The UK's Top 5 Climbs
Tom Livingstone is a trad, winter and alpine climber who began his climbing journey on the cliffs of Swanage in Dorset, England. He now travels far beyond his Dorset roots, tackling mountains around the world and opening up new lines along the way. In a conversation with Firepot, he turns his attention back to the UK, with his top 5 recommended climbs.
Scimitar Ridge, Llanberis Pass
Where: Wales, Snowdonia National Park
Climbing grade: E7 6c
Scimitar Ridge is one of the more technical climbs in Llanberis Pass in Snowdonia National Park. The Pass is steeped in climbing history, making it a rite of passage for any traditional climber. This particular route, called the ‘39 Slaps’, is tucked away at the top of the Pass and has a difficulty level of E7 6c. This crag is intensive and well-known as a ‘pumpy route’ — meaning the difficulty lies on your ability to hold on. There are a few creaking holds, lots of side pulls and tricky undercuts.
Photo: Mike Hutton
Climbing grades: E3, E5, 6a+
I think Swanage is one of the most underrated crags in the U.K. I might be biased, as it’s so local to my hometown in Southampton, but I think it’s got all the adventure and excitement of sea-cliff climbing routes in Gogarth and Pembrokeshire — but in Dorset. I began climbing here and I always relish returning. It’s hard climbing, with loose rock, and you really have to commit to it once you’re over the sea. The Conger (pictured here) is a classic Deep Water Solo with a difficulty level of 6a+. Other traditional ‘pumpy’ routes on the crag are Boulevard (rated E3) and The Lean Machine (rated E5).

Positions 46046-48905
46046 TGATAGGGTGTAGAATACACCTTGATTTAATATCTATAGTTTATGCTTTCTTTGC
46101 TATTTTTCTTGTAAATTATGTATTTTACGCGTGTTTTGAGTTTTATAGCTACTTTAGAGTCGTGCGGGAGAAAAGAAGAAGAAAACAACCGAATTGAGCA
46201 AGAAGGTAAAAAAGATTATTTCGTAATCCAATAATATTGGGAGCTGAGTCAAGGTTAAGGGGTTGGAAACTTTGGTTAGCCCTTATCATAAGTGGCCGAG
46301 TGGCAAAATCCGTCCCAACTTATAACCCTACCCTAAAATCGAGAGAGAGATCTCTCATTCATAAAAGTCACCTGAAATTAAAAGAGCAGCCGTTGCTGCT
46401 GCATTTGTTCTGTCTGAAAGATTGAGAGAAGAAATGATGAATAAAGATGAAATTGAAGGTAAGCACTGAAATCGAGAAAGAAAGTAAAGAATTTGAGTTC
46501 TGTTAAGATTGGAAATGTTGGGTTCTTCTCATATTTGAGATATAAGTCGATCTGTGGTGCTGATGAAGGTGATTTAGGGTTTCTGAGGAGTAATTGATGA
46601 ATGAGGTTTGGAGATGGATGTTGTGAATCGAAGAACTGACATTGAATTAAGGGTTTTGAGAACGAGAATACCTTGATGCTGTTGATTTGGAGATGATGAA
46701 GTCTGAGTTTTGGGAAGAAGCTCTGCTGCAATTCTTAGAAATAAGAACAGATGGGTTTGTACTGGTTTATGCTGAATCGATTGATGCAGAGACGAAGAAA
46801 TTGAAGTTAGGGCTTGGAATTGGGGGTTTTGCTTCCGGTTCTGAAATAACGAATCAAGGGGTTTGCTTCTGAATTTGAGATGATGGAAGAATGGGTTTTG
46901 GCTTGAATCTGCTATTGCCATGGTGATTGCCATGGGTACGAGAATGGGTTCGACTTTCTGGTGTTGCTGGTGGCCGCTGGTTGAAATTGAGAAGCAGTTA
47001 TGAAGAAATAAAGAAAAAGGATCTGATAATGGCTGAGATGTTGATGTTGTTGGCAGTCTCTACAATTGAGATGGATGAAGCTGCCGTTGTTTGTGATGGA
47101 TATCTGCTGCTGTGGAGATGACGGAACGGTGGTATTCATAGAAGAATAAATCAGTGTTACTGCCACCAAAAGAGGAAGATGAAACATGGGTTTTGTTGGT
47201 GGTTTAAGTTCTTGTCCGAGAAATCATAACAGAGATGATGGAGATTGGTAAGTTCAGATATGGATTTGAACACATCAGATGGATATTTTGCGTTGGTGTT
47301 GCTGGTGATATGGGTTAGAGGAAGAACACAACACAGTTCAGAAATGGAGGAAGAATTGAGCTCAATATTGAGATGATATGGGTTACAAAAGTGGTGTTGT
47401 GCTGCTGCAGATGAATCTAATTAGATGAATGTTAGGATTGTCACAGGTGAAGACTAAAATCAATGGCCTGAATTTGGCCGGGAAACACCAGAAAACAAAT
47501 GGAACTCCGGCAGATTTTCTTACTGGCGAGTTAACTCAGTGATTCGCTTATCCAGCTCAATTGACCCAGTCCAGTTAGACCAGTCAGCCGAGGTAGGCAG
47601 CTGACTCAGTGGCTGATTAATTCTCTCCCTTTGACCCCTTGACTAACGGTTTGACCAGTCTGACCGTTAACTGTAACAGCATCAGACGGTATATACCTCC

Photo: Alex Mason
Climbing Grade: E7 6B
This is Nesscliffe in Shropshire, a crag which is relatively under the radar, but it has incredible lines. I find it really motivating to look up at the sheer 30-metre high arete (the pointed corner of the crag) before I start to climb — the lines look so impressive. The moves are hard which makes it great fun. The route, pictured here, is called ‘My Piano’ and is rated E7 6b.
Photo: Rob Greenwood
Where: North Wales
Climbing grades: HVS, E7 6c
Gogarth, in North Wales, is renowned as one of the best sea-cliff venues in the U.K. It’s full of brilliant stories and lots of different types of climbing. The routes at Main Cliff are usually safe, but best done on a spring day, while Red and Yellow Walls are for when you’re feeling brave. Save your best boots for North Stack, and enjoy the classic routes in Wen Zawn.
When I was in Wen Zawn, I wanted to explore what lay beneath the popular ‘A Dream of White Horses (grade HVS),’ and came across ‘The Fourth Dimension (E7 6c) — first discovered by top climber, Adam Wainwright. It’s a really intricate route, and shouldn’t be missed. As an aside, Adam Wainwright and George Smith have become an integral part of the Gogarth climbing community here. Some say they’re like the seals that bob in the waters below, except they can always be seen bobbing on their ropes from the tops of the caves.
The Old Man of Hoy
Climbing grades: E7 6c
Where: Orkney, Scotland
Tony Stone and I went for an adventure to the island of Hoy, off the north coast of Scotland. ‘The Old Man of Hoy’ is the obvious one to climb — it’s an iconic sea stack. There aren’t many of them left in the world, so get on them before they topple. We climbed The Long Hope route (E7 6c), which probably epitomises UK trad climbing, with mostly good rock, a wild feel and vomiting fulmar birds to contend with.
Photo: Tom Livingstone